The Negative Declaration is a document which consists of a brief project description, the location of the project, a description of mitigation measures (if any) included in the project to avoid potentially significant effects, an Initial Study, and a formal finding stating that the project will not have a significant adverse effect (CEQA Guidelines, Section 15071). If the Initial Study leads to the finding that a significant adverse effect may occur, then an EIR must be prepared.
The Initial Study facilitates: (1) identification of environmental impacts; (2) an assessment of environmental impact early in project design; (3) project modifications to avoid or mitigate adverse impacts; and (4) factual documentation for a finding, if appropriate, that the project will not have a significant adverse effect on the environment (CEQA Guidelines, Section 15063).
The Guidelines do not specify the precise format for our Initial Study. However, the Initial Study must contain the following specific elements in written form: (1) a description of the project, including its location; (2) the environmental setting; (3) environmental effects by use of a check list, (4) a commitment to mitigate adverse effects, if any, to insignificance; (5) an examination of whether the project is compatible with existing zoning and plans; and (6) the name of the person or persons who prepared or participated in the Initial Study (CEQA Guidelines, Section 15063(d) and Appendix G).
Maps, photos, drawings, or explanatory material should be attached to provide a better understanding of the project. The Initial Study must be in sufficient detail to describe adequately the probable effect of the project on the affected area.
Examples of projects for which Negative Declarations have been prepared are: various wildlife area management plans, Battle Creek Wildlife Area Wetland Development, Knights Ferry Gravel Replenishment, Mad River Hatchery Weir Replacement, San Emigdio Canyon Tule Elk Reintroduction, Bear Creek Meadow Restoration for Thousand Springs Ranch, and Carlsbad Artificial Ocean Reef.
Procedures for Negative Declarations
During the Initial Study, the lead unit for the Department project should consult informally with Branches, Divisions, and Regions as appropriate. HCPB should be contacted for assistance regarding questions of procedure and policy. The CESA internal consultation should take place at this point if it has not already begun. See CESA Coordination in section 1178.6.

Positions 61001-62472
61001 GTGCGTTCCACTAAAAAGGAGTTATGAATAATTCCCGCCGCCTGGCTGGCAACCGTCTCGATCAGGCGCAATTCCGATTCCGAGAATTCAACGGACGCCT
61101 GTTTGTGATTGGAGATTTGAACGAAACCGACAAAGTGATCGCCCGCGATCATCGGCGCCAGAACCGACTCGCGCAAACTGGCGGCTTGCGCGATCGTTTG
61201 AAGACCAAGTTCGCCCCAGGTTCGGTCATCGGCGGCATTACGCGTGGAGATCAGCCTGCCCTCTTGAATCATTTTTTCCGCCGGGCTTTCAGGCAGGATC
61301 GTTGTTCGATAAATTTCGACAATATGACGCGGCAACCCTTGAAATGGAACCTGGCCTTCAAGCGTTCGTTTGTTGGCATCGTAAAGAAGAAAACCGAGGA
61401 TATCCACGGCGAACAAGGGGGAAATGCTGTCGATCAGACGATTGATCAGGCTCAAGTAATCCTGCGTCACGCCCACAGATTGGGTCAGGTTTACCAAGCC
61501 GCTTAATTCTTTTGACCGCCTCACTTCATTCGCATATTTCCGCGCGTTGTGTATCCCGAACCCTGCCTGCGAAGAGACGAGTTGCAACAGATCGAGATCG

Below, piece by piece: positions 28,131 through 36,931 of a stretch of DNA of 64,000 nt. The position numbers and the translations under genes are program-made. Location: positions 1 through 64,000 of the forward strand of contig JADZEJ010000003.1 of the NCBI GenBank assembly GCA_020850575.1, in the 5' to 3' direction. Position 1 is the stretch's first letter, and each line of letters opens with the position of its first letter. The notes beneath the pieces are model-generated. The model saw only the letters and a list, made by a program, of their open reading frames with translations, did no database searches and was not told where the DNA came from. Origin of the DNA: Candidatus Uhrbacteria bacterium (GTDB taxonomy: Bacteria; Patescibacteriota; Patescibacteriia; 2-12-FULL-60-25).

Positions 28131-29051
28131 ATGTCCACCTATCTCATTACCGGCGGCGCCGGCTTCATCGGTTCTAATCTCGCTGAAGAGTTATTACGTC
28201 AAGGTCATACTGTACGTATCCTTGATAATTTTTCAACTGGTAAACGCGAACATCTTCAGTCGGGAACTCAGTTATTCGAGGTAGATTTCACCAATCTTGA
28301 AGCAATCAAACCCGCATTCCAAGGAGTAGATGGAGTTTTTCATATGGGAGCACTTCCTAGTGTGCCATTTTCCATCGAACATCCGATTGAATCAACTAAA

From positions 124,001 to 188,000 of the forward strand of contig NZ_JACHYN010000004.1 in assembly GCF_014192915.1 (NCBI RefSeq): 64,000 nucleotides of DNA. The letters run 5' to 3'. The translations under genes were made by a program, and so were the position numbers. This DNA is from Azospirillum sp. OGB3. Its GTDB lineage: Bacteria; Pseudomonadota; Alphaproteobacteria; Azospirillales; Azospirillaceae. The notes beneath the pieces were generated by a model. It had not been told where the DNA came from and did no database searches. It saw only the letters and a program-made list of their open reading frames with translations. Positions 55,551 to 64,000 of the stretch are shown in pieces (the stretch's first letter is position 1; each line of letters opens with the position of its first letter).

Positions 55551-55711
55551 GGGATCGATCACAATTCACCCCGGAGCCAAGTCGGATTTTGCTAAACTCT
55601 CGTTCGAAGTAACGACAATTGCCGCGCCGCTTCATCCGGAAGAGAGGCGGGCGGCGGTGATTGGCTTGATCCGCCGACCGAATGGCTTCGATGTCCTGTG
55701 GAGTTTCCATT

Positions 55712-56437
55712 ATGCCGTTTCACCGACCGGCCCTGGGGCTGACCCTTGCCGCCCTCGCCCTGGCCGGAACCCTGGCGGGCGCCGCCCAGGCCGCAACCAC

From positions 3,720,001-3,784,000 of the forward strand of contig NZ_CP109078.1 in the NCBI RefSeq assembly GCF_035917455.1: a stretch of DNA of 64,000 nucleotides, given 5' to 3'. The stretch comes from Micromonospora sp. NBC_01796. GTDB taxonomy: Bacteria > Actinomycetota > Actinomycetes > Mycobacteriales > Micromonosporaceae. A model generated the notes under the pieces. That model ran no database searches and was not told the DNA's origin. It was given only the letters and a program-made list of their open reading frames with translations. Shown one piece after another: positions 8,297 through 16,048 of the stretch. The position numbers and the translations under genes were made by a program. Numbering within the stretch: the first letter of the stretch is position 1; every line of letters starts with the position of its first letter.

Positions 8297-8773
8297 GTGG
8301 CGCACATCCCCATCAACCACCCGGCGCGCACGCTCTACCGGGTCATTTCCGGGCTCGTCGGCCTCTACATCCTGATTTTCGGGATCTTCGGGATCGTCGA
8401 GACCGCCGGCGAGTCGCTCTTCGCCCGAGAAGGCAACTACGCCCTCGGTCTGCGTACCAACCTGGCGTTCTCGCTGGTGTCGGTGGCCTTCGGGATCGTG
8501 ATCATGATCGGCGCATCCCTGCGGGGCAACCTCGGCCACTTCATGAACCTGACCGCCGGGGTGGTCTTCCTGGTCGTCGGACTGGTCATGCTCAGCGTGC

When early consultation and the negative declaration are completed, they are sent to the Regional Manager (or Branch Chief for Headquarters Projects) for approval and signature. Once the negative declaration is signed, the lead unit prepares 17 copies for transmittal to the State Clearinghouse (SCH) and additional copies for other involved units of the Department. The lead unit files 15 copies of the proposed Negative Declaration with the SCH to provide an opportunity for Federal, State, and local agencies, and members of the public to respond to the findings. The public review period shall be at least 30 days to provide interested parties with sufficient time to respond to the proposed finding before the Negative Declaration is approved (CEQA Guidelines, Sections15072-15073). The lead unit has the two additional copies date-stamped by the SCH. One stamped copy is delivered to HCPB, and the Region (or Headquarters unit) keeps the other stamped copy for the record.
Notice of Intent to Adopt a Negative Declaration or Mitigated Negative Declaration
The lead unit is responsible for providing public notice that a proposed Negative Declaration has been prepared and is out for public review (PRC, Section 21092). Contents of the notice are specified in CEQA Guidelines, Section 15072(f). All organizations and individuals who have previously requested such notice shall be notified of the proposed Negative Declaration, and notice shall also be given by at least one of the following procedures:
- Publication at least once in a newspaper of general circulation in the area affected by the proposed project
- Posting of the notice on and off-site in the area where the project is to be located.
- Direct mailing to owners of property contiguous to the project.
Any public or private parties who may be affected by the project should be notified. At the end of the 30-day public review period, prior to approving the project, the Department shall consider the proposed Negative Declaration together with any comments received during the public review process and shall adopt the Negative Declaration (CEQA Guidelines, Section 15074).
Notice of Determination
After deciding to carry out or approve a project, the Department files a Notice of Determination with SCH. The filing of the Notice of Determination with SCH starts a 30-day statute of limitations on court challenges to approval under CEQA (CEQA Guidelines, Section 15075). At the time of filing, the lead unit must have a copy of the Notice of Determination, the proposed Negative Declaration, and all comments with the Department's responses, on file and available to the public.